Bringing Sociology to life is essential, especially as its is a discipline that is so concept laden, with many of these new ideas being pretty abstract and difficult to get a handle on. Research methods, unlike topics with clear issues and debates, like education and crime, is one area that we need to find a way to make it accessible and engaging. This brilliant book does just that.
‘A picture is worth a thousand words’, and that’s what you get page after page here. Sociology in pictures illustrates key concepts and issues in a way that gets to the core of ideas in a simplistic, yet sophisticated manner. By using eye-catching, dynamic and humorous images, along with a text that is focused and easy to follow, students are able to ‘get it!’ straight away. I find this invaluable, as so many students that I have taught over the years need a way in, a kind of ‘visual bridge’ to help make the connect happen. The words we use never seem to be enough, learning is always best enhanced by an image, as Bruner reminds us in his writings on iconic representation in his work on learning theory. This is the only resource that I know which delivers in this respect.
As an advocate of active learning and student-centred learning, I find this book a powerful tool in my classroom. Take for example the image of Becker regarding ‘Whose side are we on?’. From that one image you can unravel so much about the underdog and their defence. With this digital edition, I am able to share the image on screen and with students, write on the white board a host of points that we can discuss, such as ‘where is the voice of these protesters to be heard?’, ‘what do Symbolic Interactionists focus on – what kind of data is valid to them and why?’, ‘who control the political agenda in society?’ etc. We can use images like this as a starting point for further work on value-freedom. Take Gouldner’s quote, in that cartoon, on value freedom being a myth in sociology – get students to complete a Facebook-style response to this, with a reply from Comte or Durkheim. Distribute a series of cards with central concepts like; verstehen, reliability, positivism etc, and ask students to consider how these apply to Becker’s assertion about defending the underdog. Ultimately, what makes these pictures allow us to do, is get on with the business of ‘thinking about sociology’, which in turn makes it mean something to our students. From here they can analyse, apply and evaluate effectively. I love how this book gets away from the traditi0nal turgid text, which always encouraged a ‘shopping list sociology’ approach , where students regurgitated a rehearsed sequence of points (and usually badly). Our discipline deserves better than that – our beauty is in how we engage with real life and how ideas can be linked (serendipity) and applied in a creative fashion.That’s why I get of bed each day and do the job I do.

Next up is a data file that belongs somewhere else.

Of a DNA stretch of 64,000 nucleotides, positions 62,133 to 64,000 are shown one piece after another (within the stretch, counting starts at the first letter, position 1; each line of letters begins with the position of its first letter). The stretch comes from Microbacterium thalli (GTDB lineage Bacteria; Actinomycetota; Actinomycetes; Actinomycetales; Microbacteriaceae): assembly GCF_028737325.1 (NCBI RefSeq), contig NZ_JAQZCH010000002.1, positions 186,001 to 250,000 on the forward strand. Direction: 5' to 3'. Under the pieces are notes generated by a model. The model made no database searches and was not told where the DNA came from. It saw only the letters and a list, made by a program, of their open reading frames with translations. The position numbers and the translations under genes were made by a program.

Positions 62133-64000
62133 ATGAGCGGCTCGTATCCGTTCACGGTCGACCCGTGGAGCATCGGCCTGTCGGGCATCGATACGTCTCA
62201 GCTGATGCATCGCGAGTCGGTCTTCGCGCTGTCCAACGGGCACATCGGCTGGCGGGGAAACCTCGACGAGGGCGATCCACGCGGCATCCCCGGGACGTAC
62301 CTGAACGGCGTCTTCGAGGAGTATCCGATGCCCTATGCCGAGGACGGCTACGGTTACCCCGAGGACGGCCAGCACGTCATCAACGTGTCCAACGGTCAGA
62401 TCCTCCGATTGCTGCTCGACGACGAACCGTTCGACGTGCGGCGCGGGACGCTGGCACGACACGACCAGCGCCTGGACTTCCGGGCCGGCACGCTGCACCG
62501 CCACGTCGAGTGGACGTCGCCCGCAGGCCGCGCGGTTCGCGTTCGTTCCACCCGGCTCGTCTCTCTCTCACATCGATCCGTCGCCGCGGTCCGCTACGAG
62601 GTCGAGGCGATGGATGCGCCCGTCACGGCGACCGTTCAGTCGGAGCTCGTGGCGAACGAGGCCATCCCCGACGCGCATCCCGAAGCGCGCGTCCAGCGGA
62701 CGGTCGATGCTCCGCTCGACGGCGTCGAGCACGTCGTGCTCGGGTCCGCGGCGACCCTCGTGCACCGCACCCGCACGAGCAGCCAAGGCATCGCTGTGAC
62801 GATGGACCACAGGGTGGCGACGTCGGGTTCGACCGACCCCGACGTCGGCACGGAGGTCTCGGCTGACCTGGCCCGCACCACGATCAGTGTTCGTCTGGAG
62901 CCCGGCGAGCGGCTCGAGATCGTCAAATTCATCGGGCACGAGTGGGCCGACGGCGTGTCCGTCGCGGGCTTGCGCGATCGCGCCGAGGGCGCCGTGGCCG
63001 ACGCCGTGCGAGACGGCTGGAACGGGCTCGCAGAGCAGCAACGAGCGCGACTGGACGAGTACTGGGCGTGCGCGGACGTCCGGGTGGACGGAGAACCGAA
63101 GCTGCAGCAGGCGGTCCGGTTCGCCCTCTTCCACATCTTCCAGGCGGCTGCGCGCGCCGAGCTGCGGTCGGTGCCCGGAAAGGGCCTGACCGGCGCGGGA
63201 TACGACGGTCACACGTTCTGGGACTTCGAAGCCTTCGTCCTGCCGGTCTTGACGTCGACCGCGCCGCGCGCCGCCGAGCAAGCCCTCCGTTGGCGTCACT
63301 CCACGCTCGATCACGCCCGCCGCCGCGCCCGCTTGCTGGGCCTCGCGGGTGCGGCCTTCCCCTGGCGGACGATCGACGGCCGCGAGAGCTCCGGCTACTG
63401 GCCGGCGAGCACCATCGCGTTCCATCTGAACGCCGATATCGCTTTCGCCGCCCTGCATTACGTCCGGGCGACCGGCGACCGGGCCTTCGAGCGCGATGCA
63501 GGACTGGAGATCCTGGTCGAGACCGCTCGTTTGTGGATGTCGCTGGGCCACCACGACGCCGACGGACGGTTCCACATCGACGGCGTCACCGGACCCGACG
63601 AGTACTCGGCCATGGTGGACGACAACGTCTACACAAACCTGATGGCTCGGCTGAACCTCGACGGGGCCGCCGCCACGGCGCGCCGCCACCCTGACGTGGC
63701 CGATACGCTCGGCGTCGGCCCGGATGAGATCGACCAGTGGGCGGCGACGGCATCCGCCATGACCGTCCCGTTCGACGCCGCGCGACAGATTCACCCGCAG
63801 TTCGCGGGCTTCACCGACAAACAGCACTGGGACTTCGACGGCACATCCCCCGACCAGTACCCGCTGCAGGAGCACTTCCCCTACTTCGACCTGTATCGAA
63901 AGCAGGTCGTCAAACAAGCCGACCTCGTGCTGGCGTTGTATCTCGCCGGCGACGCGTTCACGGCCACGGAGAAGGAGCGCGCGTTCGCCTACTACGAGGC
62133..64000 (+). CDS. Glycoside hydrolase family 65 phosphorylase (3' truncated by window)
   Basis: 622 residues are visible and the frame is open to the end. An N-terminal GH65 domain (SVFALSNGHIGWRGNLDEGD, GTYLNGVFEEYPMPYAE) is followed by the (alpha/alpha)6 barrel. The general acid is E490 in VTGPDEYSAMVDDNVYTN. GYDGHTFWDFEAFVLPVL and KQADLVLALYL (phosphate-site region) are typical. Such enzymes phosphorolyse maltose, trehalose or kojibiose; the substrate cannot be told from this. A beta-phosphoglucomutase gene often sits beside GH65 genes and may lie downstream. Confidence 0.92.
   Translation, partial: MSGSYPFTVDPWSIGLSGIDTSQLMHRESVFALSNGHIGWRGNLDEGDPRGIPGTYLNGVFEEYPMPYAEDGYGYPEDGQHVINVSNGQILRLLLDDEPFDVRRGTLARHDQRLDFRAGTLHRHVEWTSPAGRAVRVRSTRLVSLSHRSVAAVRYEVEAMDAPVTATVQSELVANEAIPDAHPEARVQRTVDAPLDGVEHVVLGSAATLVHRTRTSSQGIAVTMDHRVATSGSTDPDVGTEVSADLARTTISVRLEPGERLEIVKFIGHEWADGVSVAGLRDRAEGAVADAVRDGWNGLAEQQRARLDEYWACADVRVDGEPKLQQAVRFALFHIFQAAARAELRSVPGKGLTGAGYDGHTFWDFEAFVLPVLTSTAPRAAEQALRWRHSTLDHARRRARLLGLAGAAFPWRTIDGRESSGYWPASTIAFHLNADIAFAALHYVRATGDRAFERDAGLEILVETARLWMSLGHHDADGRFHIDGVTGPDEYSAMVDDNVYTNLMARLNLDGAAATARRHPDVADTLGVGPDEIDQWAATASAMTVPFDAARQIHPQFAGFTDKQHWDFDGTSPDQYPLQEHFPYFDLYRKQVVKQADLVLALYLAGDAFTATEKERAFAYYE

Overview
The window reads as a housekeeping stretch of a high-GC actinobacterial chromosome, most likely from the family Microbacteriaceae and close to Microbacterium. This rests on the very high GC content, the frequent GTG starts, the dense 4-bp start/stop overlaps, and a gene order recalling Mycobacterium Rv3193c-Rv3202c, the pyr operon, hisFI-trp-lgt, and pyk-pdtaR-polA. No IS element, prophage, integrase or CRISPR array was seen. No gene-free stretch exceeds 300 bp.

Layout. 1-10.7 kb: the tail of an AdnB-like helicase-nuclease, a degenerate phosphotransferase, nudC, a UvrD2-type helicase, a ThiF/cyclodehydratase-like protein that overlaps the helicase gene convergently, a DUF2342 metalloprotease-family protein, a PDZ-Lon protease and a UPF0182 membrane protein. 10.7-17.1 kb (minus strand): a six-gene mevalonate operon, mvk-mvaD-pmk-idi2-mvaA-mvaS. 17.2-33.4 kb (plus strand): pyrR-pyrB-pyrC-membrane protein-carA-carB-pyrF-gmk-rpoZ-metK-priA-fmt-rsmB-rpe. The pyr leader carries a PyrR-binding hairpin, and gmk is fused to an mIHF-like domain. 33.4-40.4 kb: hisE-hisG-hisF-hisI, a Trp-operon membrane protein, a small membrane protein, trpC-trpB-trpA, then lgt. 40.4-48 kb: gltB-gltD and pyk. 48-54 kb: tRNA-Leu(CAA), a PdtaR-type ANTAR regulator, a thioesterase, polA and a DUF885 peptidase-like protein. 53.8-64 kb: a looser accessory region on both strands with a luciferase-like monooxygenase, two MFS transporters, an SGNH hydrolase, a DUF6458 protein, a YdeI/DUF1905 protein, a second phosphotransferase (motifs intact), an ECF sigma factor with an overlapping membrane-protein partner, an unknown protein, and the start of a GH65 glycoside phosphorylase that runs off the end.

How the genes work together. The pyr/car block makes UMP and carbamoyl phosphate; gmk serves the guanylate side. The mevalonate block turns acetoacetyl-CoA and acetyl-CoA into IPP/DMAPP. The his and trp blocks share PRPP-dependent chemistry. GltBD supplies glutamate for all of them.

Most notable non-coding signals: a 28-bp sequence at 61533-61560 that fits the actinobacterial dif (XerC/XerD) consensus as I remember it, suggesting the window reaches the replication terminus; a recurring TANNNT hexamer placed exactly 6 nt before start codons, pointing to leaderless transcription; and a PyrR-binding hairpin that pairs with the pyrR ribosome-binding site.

Whilst this book is a great benefit to ‘old hands’ like me, I believe that it is a wonderful tool for many new-comers and non-specialists in the subject. Too often, I have spent what seems like an eternity trying to explain a concept and agenda to a colleague who is unfamiliar with sociology. With this book, I find it does so much of this for me. They can’t put it down and have a much greater appreciation of the complexities of research methods as a result. This should be a compulsory read for all new sociology teachers in my opinion.
Overall, this is a great resource and invaluable on may levels. Written by ab author who has always appreciated the needs of learners in the sociology classroom, and one who combines clarity and humour so well. If you want to bring sociology to life in your lessons – get this book!